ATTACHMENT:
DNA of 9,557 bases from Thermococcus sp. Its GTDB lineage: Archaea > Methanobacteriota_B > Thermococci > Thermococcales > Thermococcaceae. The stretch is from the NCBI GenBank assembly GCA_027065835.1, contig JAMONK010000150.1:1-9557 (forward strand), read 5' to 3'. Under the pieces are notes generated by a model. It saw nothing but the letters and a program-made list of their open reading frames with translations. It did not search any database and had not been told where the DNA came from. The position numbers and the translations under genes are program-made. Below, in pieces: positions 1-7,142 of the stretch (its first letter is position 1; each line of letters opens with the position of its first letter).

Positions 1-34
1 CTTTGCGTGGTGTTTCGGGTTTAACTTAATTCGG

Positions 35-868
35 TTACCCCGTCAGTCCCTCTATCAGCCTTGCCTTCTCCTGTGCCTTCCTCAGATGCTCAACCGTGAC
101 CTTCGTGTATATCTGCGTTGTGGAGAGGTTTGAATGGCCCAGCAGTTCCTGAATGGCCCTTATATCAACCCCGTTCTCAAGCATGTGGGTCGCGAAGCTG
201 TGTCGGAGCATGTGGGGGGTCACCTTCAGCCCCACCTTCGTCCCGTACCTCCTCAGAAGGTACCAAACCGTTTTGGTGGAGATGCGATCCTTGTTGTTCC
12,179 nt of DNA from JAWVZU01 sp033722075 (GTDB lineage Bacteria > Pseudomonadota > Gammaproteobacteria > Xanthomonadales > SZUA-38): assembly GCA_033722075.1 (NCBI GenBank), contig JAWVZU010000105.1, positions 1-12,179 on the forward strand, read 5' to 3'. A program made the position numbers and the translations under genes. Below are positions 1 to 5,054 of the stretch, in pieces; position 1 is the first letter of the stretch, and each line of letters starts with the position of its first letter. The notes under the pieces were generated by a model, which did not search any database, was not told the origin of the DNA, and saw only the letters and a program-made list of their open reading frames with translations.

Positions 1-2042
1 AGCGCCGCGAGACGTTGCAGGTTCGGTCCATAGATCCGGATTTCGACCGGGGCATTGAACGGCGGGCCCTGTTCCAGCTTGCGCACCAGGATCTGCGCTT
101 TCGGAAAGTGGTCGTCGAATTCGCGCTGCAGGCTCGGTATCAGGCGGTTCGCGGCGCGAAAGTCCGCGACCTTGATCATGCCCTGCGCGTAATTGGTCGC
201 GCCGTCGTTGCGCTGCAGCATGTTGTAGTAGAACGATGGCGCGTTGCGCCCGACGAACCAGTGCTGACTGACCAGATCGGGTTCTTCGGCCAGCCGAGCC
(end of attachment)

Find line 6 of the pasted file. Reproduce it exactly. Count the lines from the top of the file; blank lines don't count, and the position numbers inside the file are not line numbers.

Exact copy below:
101 CTTCGTGTATATCTGCGTTGTGGAGAGGTTTGAATGGCCCAGCAGTTCCTGAATGGCCCTTATATCAACCCCGTTCTCAAGCATGTGGGTCGCGAAGCTG